From: Chuck Simmons
Organization: You jest.
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Subject: Re: Temperature cycling of wirebonds.
Date: Sun, 29 Sep 2002 14:26:33 GMT
NNTP-Posting-Date: Sun, 29 Sep 2002 07:26:33 PDT
Ian Stirling wrote:
> I know this is a "how long is a bit of string question".
> I'm wondering about cooled camera chips in vacuum.
> Specifically orbiting ones, thermoelectrically cooled.
> These might see a temperature range of -100C - 50C or so, and
> perhaps over 10K cycles.
> Do many sorts of wirebond fail at this sort of cycling?
First of all, I have seen more wire bond problems in injection molded
parts. The typical image sensor is open cavity. If you look at the bonds
carefully, you will see that they are not pulled tight so there is some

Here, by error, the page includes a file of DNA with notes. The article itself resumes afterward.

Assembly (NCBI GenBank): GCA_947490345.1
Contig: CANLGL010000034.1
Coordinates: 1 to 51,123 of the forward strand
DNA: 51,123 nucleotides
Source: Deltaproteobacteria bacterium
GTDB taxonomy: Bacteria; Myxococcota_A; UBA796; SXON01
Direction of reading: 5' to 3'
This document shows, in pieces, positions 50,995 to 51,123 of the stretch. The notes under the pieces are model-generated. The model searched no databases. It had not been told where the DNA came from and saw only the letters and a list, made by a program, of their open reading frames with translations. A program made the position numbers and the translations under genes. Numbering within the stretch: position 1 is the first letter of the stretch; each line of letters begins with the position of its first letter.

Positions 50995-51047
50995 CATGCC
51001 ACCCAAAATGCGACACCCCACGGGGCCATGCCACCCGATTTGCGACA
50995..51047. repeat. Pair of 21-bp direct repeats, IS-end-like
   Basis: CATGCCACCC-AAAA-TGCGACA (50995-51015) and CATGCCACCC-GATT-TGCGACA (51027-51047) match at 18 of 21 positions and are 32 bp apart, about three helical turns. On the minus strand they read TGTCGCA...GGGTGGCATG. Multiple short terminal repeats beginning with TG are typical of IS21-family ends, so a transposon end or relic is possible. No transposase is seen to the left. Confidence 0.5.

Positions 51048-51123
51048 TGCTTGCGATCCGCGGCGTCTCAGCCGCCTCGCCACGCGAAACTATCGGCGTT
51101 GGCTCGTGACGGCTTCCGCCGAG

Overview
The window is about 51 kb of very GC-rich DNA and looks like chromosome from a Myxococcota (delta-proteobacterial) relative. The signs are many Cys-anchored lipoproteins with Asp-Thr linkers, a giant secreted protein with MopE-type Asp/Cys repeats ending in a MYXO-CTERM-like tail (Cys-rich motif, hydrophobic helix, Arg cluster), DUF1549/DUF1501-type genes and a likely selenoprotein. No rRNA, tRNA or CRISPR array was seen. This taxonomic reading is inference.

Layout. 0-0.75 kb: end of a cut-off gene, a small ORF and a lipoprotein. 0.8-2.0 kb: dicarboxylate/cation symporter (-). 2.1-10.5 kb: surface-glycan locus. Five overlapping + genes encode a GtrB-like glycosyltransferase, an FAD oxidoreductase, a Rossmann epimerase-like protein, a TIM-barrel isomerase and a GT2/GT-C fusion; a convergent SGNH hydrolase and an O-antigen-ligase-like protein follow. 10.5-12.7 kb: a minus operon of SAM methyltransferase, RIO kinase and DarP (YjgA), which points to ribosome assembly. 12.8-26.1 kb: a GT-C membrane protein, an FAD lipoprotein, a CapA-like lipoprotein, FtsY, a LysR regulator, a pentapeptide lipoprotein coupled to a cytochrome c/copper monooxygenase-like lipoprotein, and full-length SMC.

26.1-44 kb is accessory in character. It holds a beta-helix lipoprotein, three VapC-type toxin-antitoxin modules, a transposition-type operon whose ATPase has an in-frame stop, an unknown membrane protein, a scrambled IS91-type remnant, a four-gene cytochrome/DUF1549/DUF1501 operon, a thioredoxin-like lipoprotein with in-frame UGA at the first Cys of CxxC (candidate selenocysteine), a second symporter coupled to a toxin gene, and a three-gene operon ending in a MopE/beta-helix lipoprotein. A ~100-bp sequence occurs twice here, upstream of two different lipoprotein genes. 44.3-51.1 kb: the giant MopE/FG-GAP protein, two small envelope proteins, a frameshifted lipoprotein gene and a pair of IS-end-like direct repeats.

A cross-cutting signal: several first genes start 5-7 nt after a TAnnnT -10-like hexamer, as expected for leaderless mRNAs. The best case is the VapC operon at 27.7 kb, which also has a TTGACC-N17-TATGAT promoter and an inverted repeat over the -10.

freedom for thermal expansion and contraction.
I don't know about orbiting cameras but cooled ground based cameras are
normally cooled at a controlled rate and then brought back up to ambient
at a controlled rate. A full cycle might take half an hour. I think this
is more for the die bond than the wire bonds. In space, I'm not at all
sure how long the cycling might take but returning to ambient might well
take hours. Ambient is even a little hard to define but probably the
temperature of the surrounding structure is as good as anything. On
second thought, in space, the peltier effect coolers have to be liquid
cooled. This is done with some ground based systems as well to reduce
problems from having a heat source near the optical path. In space, of
course, without convection, there must be some arrangement to remove
heat from peltier effect coolers. (By the same token, the coolers don't
have to work as hard in space as they must for ground based systems.)
In any event, with open cavity parts and proper wire bonding, bonds
should not fail during the useful life of the part which may be more
radiation related than anything.
... The times have been,
That, when the brains were out,
the man would die. ... Macbeth
Chuck Simmons email@example.com